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Report emphasises importance of smartphone technology for Indian farmers

Posted: 26 April 2019 | | No comments yet

A new report has stated that harnessing new technology so that Indian farmers make better business decisions could help to tackle the sustainable cooling challenge facing India and the wider world.

Using mobile apps and data analysis to manage harvesting and logistics could help to reduce the amount of food wasted between the farm and the supermarket, whilst boosting farmers’ incomes and reducing the environmental impact of much-needed food cooling.

The report (Promoting Clean and Energy Efficient Cold-Chains in India) is part of a four-point ‘roadmap’ developed by experts at the University of Birmingham and others, to uncover the cooling needs of farmers in the states of Haryana, Punjab, Maharashtra and Karnataka. It recommends:

  • Promoting new business models that involve the communities taking charge of their own cooling needs 
  • Establishing ‘Living Labs’ in rural communities where new technology can be tested
  • Providing training to enable people in the food industry to use new technology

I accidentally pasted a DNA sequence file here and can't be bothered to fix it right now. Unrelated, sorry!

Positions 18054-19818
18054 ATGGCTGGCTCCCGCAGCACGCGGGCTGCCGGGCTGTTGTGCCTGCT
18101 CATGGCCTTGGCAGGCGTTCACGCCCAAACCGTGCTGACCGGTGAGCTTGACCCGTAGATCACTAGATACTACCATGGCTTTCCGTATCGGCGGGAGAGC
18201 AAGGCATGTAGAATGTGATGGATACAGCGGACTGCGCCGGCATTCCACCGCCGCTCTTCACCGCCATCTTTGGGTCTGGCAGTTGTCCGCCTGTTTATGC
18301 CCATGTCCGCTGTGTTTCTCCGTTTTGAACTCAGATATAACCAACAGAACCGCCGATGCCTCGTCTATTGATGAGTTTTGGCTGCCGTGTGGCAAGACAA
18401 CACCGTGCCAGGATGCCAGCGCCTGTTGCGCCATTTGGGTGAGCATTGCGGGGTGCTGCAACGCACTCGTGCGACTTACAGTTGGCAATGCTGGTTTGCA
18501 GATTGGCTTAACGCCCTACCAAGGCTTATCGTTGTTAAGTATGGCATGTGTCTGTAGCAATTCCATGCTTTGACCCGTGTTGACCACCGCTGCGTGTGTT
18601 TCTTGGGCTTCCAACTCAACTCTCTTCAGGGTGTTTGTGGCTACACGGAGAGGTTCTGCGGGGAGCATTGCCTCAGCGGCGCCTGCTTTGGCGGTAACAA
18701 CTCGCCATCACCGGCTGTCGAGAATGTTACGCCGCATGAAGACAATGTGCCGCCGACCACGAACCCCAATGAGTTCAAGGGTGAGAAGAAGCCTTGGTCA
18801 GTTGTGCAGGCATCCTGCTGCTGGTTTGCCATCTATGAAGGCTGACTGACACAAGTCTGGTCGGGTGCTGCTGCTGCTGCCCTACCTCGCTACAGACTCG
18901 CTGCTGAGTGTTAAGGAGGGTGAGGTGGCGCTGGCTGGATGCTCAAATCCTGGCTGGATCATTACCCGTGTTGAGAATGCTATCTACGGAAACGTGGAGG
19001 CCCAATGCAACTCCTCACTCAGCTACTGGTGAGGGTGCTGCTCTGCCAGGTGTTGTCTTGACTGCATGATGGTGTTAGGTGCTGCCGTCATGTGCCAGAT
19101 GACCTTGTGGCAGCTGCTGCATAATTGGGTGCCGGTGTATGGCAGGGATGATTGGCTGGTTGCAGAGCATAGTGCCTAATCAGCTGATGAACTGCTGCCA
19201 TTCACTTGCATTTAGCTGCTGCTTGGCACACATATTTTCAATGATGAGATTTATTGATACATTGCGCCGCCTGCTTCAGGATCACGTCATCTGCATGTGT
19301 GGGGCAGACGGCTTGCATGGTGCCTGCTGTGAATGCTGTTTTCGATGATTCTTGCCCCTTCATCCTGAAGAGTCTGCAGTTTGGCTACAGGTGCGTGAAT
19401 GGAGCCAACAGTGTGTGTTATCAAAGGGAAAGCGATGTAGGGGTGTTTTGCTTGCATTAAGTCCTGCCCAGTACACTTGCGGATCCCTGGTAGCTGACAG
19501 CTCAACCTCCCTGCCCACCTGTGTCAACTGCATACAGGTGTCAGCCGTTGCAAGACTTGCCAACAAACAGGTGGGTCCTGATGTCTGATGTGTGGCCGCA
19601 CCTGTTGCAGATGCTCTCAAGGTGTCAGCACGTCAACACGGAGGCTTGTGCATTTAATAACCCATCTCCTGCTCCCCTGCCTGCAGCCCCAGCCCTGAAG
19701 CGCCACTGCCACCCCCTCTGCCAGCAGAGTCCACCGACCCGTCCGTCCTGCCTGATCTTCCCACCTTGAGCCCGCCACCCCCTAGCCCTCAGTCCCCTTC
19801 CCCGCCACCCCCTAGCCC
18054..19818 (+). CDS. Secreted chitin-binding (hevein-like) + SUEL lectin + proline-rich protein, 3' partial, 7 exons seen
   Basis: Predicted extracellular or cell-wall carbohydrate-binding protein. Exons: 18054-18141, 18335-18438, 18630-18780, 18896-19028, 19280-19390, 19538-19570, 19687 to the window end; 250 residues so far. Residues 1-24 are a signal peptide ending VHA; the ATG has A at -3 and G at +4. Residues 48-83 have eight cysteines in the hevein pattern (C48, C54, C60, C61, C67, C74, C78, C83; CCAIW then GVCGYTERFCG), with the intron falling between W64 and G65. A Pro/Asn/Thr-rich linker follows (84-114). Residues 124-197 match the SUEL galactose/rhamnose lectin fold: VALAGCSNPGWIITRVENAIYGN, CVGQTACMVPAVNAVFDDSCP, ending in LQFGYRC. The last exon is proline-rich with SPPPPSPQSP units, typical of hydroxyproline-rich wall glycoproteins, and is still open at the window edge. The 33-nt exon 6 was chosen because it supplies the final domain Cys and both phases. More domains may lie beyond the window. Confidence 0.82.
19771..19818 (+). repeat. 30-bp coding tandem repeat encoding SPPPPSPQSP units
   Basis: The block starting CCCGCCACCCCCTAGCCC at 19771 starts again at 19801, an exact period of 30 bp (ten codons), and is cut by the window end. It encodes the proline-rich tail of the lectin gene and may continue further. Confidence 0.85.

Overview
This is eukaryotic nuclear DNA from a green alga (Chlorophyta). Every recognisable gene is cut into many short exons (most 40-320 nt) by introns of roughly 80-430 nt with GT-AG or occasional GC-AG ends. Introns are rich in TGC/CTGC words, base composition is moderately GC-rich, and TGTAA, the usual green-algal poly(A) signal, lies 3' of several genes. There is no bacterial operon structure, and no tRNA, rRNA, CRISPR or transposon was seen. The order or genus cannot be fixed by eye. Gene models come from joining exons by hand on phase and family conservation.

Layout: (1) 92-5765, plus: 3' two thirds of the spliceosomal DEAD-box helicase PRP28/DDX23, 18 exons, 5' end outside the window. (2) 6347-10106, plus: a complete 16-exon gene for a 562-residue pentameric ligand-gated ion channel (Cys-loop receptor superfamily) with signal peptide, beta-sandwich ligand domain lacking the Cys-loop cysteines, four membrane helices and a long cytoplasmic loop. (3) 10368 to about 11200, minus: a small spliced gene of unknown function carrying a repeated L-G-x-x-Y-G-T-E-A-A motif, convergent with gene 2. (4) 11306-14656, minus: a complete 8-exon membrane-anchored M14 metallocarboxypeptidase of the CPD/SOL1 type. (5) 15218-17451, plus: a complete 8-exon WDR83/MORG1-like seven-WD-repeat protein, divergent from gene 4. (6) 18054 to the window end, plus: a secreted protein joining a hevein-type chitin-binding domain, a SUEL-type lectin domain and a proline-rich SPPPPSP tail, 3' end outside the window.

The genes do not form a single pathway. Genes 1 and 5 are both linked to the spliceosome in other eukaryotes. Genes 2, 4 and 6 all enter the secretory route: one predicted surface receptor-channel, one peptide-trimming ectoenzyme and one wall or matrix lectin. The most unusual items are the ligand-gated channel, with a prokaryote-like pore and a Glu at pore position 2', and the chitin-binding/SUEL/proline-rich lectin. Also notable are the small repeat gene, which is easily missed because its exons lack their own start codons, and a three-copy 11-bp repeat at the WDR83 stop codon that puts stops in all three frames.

• Creating a new framework for delivering IT-based cold chain solutions; particularly IT-based services to manage harvesting and logistics, and selling surplus cooling capacity.

“We’re proposing a radical new approach to cooling provision with recommendations combined with [the] Government of India action to address needs from the first- to last-mile of the cold chain as well as those of the broader rural community,” explained Toby Peters, Professor in Clean Cold Economy at the University of Birmingham. “We must build capacity whilst demonstrating the efficiency of new technology that people will be able to use easily and affordably.”

Effective refrigeration is essential to preserve food and medicine. It underpins industries and economic growth, while air conditioning is key to sustainable urbanisation and human productivity. Currently, up to 50% of food in India is lost post-harvest because of a lack of cold chain. The report highlights that only 4% of produce that would benefit from a cold chain actually does so, compared with around 70% in the UK.

With populations and incomes growing, urbanisation continuing and climate change causing rising temperatures, more cooling equipment is needed. Between now and 2050, it is estimated that 19 pieces of cooling equipment (such as room-size AC units, refrigerators and industrial size chillers) will be deployed every second. Despite this increase in cooling provision, access to cooling for all people that need it will still not be a reality.

 

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